FIGS. 5A and 5B are further detailed views of the cross-sectional view of the gasket 5 shown in FIGS. 3A and 3B with the graphite coating and rigidizer coatings shown. As can be seen in FIG. 5A, the graphite coating 40 is on the surface of ceramic cloth 12 which interfaces with the end plate. Such graphite coating accommodates fast shrinkage of the stack at BOL and improves initial slippage by acting as a lubricant that limits damage to the cloth. The coating 40 burns off after the first hundred hours of stack operation without affecting the performance of the ceramic cloth 12 or gasket.

In FIG. 5A, a ceramic rigidizer coating 41, such as zirconia rigidizer from Zircar Inc., is on the surface of the ceramic cloth layer 12 opposite the graphite coating 40, at the interface between the cloth layer 12 and the ceramic felt layer 16. This rigidizer coating 41 binds the fibers of the ceramic cloth 12 together and limits damage to the cloth during slippage against the end plate by strengthening the cloth. The rigidizer coating 41 is applied to the cloth 12 on the surface of the cloth adjacent the felt layer 16 in such a manner that it does not penetrate to the opposite surface of the cloth 12.

FIG. 5B shows the ceramic rigidizer coating 41 on the surface of the ceramic cloth layer 13 opposite the dielectric 4, at the interface between the cloth layer 13 and the ceramic felt layer 15. This ceramic coating 41 binds the fibers of the ceramic cloth 13 together and limits damage to the cloth during slippage against the dielectric by strengthening the cloth. With respect to application of the ceramic coating 41 to the cloth 13 on the surface of the cloth adjacent the felt layer 15, it is especially important that the coating 41 be applied such that it does not penetrate to the opposite surface of the cloth 13, because the coating 41 has a higher coefficient of friction than the untreated ceramic cloth 13.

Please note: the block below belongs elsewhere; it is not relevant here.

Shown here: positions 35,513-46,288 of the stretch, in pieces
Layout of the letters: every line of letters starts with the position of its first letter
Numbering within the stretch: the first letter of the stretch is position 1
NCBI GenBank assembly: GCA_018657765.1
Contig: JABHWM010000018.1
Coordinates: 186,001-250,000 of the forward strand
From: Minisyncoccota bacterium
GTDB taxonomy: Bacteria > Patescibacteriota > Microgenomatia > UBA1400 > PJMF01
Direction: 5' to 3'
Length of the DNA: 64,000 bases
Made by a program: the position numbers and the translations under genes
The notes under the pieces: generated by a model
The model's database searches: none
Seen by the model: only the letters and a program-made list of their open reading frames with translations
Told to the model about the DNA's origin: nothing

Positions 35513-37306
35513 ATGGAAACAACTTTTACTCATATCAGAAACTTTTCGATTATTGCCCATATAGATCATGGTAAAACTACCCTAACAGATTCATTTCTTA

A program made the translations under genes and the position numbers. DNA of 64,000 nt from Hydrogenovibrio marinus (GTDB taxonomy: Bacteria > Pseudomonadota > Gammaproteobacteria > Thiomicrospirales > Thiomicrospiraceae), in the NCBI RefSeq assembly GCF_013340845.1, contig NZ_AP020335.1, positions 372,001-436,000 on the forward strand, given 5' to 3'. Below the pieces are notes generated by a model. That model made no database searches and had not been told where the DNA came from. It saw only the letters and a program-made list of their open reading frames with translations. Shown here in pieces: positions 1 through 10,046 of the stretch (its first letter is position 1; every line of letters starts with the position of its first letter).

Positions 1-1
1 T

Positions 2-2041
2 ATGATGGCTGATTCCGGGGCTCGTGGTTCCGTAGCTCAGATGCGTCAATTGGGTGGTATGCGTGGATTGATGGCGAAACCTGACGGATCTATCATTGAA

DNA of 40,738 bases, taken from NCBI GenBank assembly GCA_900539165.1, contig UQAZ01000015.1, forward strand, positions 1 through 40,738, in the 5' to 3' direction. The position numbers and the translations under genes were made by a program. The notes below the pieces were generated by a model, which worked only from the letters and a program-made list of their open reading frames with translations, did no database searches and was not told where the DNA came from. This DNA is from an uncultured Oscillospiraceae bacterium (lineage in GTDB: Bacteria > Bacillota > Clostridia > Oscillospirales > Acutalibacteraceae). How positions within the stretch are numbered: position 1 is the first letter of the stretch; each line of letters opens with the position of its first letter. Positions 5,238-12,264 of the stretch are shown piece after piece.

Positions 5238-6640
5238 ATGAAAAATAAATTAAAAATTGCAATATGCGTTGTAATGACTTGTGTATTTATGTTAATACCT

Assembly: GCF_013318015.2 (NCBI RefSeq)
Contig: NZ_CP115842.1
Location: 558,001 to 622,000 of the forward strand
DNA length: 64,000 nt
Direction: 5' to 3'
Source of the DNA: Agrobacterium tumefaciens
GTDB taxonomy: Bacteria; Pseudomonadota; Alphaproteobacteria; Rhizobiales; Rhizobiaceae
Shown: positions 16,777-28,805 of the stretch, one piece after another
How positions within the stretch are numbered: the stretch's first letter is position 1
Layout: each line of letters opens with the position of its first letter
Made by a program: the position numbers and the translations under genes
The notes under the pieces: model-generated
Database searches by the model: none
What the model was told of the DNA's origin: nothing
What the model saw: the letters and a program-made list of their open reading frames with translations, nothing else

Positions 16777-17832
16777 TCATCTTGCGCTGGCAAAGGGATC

In all cases it is understood that the above-described arrangements are merely illustrative of the many possible specific embodiments which represent applications of the present invention. Numerous and varied other arrangements, including use of different materials and various configurations of components of the manifold assembly, can be readily devised in accordance with the principles of the present invention without departing from the spirit and scope of the invention.

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Referenced by
Citing PatentFiling datePublication dateApplicantTitle
US8088697Sep 18, 2008Jan 3, 2012Fuelcell Energy, Inc.Fibrous ceramic material and method for making the same
US8541144Oct 29, 2009Sep 24, 2013Fuelcell Energy, Inc.Fuel cell system manifold seal
US8871404Jul 1, 2013Oct 28, 2014Fuelcell Energy, Inc.Fuel cell system manifold seal
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Classifications
U.S. Classification429/460, 277/654, 429/532, 429/509
International ClassificationF16J15/02, H01M2/08
Cooperative ClassificationH01M8/0276, Y02E60/50, H01M8/0282, H01M8/2485
European ClassificationH01M8/02D6A, H01M8/24D4, H01M8/02D4
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Effective date: 20051215
Dec 27, 2004ASAssignment
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Effective date: 20041223